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Saturday, 28 May 2016

Last day in Dresden

Today was our last full day in Dresden.  We did a lot, and were satisfied.  Before we caught the tram into town, we found Knoopstrasse, named after Wilhelm Knoop.  Wilhelm Knoop was a partner in the bank, Robert Thode & Co, owned by our relative, Robert Thode.  My great-grandfather, Felix Thode, whom I mention in other blog posts, knew Wilhelm Knoop.  We have correspondence from Knoop to Felix who criticised Felix when he was staying in Namslau (Hotel Schwarzer Adler) as a young man.  Wilhelm Knoop said 'You shouldn't be staying in expensive hotels', and 'Why are you travelling in carriages - a young man like you should walk!'  Wilhelm Knoop later became the Chairman of the Dresdner Bank.  He'd also been honorary consul for the US and Mexico and was somewhat philanthropic in Loschwitz.
We also found the house of Wilhelm Knoop's daughter, Magda Knoop, which is below.

Our first tram stop was at the Pfunzmölkerei, a famous cafe, operating for about 100 years, whose interior walls are pricelessly decorated with tiles showing classical images, angels and other scenes that appear rather Roman.
At the Altmarkt, there was a gay pride celebration held, or 'Christopher Street Day'.  A couple of floats drove by, and its occupants threw sweets to the onlookers.  I picked one up.  More were thrown, and I grabbed another.  Instead of it being a sweet, I realised I'd picked up a condom!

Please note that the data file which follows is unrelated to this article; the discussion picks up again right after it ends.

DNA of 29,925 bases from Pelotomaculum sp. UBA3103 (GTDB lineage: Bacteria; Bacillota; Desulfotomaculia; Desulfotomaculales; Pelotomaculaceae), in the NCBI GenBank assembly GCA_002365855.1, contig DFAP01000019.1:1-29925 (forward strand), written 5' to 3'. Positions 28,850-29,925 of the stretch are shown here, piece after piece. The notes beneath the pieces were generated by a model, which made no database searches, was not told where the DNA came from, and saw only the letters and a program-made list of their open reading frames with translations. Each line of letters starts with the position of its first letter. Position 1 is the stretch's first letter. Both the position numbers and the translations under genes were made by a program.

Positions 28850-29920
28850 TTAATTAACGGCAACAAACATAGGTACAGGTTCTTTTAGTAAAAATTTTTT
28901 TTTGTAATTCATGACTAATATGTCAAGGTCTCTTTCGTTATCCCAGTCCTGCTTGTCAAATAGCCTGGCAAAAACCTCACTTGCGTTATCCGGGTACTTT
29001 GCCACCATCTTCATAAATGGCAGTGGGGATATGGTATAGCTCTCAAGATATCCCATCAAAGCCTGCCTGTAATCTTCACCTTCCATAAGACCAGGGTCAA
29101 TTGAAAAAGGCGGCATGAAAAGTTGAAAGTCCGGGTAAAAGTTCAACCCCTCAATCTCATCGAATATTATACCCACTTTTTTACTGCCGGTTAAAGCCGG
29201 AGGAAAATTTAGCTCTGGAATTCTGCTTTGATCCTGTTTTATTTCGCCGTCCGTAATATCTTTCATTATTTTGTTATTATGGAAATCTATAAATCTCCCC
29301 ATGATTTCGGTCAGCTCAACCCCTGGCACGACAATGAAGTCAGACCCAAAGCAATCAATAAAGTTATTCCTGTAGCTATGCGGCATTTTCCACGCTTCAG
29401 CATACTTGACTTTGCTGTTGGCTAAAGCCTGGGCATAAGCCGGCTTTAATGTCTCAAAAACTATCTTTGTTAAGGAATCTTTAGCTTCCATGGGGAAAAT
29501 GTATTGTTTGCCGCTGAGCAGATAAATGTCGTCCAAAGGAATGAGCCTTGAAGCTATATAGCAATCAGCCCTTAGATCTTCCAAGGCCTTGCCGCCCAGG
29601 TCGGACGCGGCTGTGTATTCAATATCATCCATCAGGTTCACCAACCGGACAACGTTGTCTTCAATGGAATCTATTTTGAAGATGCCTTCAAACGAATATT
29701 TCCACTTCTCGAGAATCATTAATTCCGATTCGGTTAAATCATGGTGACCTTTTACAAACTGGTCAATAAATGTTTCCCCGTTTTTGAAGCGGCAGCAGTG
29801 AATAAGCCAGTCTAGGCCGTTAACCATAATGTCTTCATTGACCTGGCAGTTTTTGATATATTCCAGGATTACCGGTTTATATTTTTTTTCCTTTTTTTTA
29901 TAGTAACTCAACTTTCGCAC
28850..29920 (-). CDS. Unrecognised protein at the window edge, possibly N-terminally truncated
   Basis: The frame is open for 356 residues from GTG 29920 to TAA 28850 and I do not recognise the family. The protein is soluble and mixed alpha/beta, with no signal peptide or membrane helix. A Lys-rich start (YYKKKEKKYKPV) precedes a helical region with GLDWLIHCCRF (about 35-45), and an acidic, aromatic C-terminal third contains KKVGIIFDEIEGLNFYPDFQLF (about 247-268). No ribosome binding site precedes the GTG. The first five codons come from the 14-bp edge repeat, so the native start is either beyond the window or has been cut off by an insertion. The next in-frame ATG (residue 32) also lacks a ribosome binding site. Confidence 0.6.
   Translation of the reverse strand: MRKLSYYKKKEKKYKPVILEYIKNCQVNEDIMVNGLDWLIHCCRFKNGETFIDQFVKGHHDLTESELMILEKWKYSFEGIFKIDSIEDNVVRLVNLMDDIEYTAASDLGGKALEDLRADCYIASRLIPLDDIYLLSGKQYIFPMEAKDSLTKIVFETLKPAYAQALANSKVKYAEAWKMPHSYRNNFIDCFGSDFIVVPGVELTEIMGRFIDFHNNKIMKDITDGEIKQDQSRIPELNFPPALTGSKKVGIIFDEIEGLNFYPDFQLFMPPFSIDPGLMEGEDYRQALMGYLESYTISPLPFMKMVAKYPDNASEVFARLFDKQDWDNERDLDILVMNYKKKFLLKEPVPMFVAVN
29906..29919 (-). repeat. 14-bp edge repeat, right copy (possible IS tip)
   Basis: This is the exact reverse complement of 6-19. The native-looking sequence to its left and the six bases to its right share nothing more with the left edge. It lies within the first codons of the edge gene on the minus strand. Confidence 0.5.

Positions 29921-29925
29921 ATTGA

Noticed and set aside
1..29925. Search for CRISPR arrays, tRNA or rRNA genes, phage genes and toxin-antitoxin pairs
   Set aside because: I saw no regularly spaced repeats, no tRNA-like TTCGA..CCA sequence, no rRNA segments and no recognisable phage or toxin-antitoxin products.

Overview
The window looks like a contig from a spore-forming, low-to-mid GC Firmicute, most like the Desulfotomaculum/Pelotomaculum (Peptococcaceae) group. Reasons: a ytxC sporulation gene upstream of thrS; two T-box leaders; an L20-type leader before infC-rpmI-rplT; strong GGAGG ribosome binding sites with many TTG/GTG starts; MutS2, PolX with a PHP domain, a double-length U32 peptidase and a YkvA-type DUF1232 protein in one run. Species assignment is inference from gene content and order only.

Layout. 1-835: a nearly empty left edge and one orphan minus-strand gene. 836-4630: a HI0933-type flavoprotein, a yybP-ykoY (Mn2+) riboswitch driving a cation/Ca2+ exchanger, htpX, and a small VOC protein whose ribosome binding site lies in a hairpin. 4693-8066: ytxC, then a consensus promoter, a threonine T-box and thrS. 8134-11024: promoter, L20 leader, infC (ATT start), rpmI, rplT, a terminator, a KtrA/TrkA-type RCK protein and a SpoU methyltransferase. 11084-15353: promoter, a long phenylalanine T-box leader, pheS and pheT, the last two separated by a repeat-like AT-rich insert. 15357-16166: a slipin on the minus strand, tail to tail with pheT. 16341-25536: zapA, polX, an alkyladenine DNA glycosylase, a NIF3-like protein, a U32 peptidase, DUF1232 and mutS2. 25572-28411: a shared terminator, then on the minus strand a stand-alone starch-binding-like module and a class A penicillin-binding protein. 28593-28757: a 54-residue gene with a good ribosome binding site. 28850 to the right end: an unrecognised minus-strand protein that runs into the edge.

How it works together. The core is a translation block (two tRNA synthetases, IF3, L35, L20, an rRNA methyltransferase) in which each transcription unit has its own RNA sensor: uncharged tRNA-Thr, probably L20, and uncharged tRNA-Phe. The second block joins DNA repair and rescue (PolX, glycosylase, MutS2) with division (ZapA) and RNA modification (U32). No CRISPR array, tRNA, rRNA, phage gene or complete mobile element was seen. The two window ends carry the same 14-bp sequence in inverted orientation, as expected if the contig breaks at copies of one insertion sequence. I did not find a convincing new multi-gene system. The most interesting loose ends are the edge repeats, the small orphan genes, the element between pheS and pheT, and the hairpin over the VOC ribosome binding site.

We popped into the Altmarkt Gallerie, a massive shopping centre running the length of the Wilsdruffer Strasse.  Jean bought me a new German football shirt, 'Deutscher Fussball Bund'.  We browsed in a bookshop, and I found several German language books for refugees and asylum seekers, a sure indication of the recent Syria crisis, and Germany's absorption of nearly a million refugees.
Renate and I climbed to the top of the Frauenkirche.  In this photo, we are inside the dome, looking down on people sitting in the pews way below.
Sixty-seven metres above the ground.  The two spires are those of the Rathaus at left and the Kreuzkirche at right, where several members of my family in the 19th century were baptised.
This bare patch below shows the construction site where works are being carried out that may feature a combination of housing and a shopping mall, we were told.
Looking north along the Elbe.  In the middleground, the spire at left is Dresden's castle, built by August der Starke (August the Strong).
Looking upstream
You can see the long hill in the background slope down to 'ground' level from the left.  Loschwitz sits on that hill, left of the picture.  I was amazed to realise, to the right of the descending hill, in the far background, you can detect the distinct shapes of the Sächsische Schweiz.  

We followed the Brühlsche Terrasse round to its end near the Albertinum, where we listened to musicians for a while.

Here, we listened to musicians play classical music.

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